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eggshaped
166026.  Sat Apr 14, 2007 8:53 am Reply with quote

Update on the smallest cell front. I caused an argument between a histologist and a pathologist in the pub last night; they couldn't decide whether platelets are cells or not. Anyway, they're both independently checking it out with their hospitals' haemotologists, so hopefully I'll have an answer in a week or so.

Anyway, if anyone has access to JTSOR, can you check this article out?

The Vacuolation of the Blood-Platelets: An Experimental Proof of their Cellular Nature

It contains the sentence:

Quote:
As a matter of fact, studying the question from another aspect also shows that their vacuolation is proof that the blood-platelets are cells.

 
Gray
166030.  Sat Apr 14, 2007 9:08 am Reply with quote

Quite a few places seem to refer to them as 'cell fragments' althrough they do seem to have all the characteristics, and carry out all the requisite functions, that cells do.

There are some human-symbiotic bacteria (many times more than the number of human cells, in fact) that may be smaller than 1.5Ám. I'm having a search...

 
eggshaped
166031.  Sat Apr 14, 2007 9:10 am Reply with quote

yeah, I agree with that. And that's kinda what one of my friends was saying - if you include platelets as cells, then there's all sorts of smaller stuff that you may have to start including.

 
Gray
166032.  Sat Apr 14, 2007 9:11 am Reply with quote

Yep - these are much smaller (~0.3Ám):

http://en.wikipedia.org/wiki/Mycoplasma

 
eggshaped
166035.  Sat Apr 14, 2007 9:25 am Reply with quote

While I agree that symbiotic bacteriae are important in a healthy human, I think it's a stretch to most people to claim that they are part of 'the human body'.

 
Gray
166042.  Sat Apr 14, 2007 9:43 am Reply with quote

They're healthy in a live human. It's not just your stomach flora (although you'd die without them) - it's practically everything else.

Most of you isn't 'your body'. Practically every single cell inside you is host to several other bacteria. Your mitochondria, for example, which give you your energy, have their own DNA. They just happen to live inside us, and without them, we wouldn't exist.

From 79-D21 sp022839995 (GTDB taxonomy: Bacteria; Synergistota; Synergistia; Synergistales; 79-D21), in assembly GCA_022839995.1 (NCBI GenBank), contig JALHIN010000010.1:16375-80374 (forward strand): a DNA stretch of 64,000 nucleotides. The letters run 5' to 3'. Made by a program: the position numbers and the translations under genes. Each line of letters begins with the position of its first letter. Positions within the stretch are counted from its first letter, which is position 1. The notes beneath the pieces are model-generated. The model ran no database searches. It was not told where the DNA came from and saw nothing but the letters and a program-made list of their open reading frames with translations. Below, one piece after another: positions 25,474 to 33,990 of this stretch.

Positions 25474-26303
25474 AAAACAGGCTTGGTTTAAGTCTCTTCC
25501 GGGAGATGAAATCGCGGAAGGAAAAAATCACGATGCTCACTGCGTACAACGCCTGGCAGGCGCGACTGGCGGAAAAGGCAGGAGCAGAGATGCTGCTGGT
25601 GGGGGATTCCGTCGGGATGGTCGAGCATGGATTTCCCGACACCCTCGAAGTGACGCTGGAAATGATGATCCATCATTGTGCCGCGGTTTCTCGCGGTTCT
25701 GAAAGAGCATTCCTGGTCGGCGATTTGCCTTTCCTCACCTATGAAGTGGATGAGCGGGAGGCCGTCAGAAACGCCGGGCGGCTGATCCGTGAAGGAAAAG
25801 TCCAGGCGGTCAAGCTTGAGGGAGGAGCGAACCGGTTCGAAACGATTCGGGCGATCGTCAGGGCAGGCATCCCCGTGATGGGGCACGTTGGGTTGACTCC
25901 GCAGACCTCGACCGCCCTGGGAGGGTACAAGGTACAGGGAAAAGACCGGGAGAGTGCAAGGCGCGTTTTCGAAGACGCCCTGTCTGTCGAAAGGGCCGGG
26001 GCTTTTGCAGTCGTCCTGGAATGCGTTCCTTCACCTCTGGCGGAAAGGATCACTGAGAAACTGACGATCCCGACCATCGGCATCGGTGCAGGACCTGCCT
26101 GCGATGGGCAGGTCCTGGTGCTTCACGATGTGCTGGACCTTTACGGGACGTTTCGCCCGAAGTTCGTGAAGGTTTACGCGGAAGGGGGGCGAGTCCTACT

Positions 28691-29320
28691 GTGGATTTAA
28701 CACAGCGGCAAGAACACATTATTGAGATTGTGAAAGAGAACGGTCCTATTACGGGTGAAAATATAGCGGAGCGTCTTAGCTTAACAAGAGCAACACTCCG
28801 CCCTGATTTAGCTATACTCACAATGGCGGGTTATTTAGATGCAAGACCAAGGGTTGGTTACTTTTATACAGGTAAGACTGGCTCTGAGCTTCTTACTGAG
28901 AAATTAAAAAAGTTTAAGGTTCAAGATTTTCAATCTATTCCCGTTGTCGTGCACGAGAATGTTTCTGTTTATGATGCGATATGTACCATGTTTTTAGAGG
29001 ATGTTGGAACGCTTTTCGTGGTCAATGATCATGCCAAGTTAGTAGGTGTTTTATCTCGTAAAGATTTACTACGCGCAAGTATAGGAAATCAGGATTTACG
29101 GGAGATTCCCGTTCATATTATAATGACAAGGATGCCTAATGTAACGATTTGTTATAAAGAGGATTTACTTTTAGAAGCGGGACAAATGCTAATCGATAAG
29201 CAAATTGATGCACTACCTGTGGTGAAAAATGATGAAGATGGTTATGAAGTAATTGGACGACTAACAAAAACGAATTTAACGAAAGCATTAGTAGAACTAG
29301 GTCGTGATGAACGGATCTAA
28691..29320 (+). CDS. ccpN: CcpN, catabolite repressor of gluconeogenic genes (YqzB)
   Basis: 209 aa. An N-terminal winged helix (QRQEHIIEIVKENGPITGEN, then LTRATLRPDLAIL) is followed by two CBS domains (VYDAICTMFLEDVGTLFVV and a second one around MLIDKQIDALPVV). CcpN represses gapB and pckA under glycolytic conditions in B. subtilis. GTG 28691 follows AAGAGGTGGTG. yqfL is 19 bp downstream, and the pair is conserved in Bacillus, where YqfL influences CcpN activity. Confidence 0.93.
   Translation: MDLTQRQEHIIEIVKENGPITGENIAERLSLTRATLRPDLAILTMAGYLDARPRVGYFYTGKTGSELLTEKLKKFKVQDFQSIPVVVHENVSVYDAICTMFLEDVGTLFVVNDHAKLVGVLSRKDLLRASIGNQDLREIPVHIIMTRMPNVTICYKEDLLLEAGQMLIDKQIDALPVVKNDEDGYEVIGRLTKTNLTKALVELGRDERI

There's always been a bit of fudging when it comes down to defining what 'an organism' is, because everything above the level of bactrium is basically a symbiotic arrangement of other, separable and identifiable organisms that live co-dependently.

And as you couldn't even remotely live without your bacteria, it makes sense to think of them as 'part of you'.

 
MatC
166044.  Sat Apr 14, 2007 9:47 am Reply with quote

I've never understood why gut flora aren't called gut fauna?

 
Gray
166049.  Sat Apr 14, 2007 9:58 am Reply with quote

They're bacteria, so, strictly speaking, they're not either. Odd, though, that whoeveritwas chose the plant name.

 
Jenny
166051.  Sat Apr 14, 2007 9:58 am Reply with quote

I quite like the idea of asking what percentage of you is plant rather than animal.

 
eggshaped
166055.  Sat Apr 14, 2007 10:10 am Reply with quote

I agree with all that Gray, and maybe it's just a semantic thing, but I think many of our viewers would feel cheated if we claim that an organism which can live ouside the human body is "part of the human body". If we said "smallest cell in the body", then I suppose it works to have a bacteria as the answer.

I wonder if everyone has mycoplasma in their body, or whether it is only a percentage of the population? Indeed are there bacteria that all humans have? I seem to remember reading a while ago that many species are unique to each human. Like your bacteria-print is like a tiny dental record.

 
eggshaped
166361.  Sun Apr 15, 2007 2:36 pm Reply with quote

**Latest**

The Oxford Dictionary of Biochemistry and Molecular Biology agrees that platelets are cells.

 

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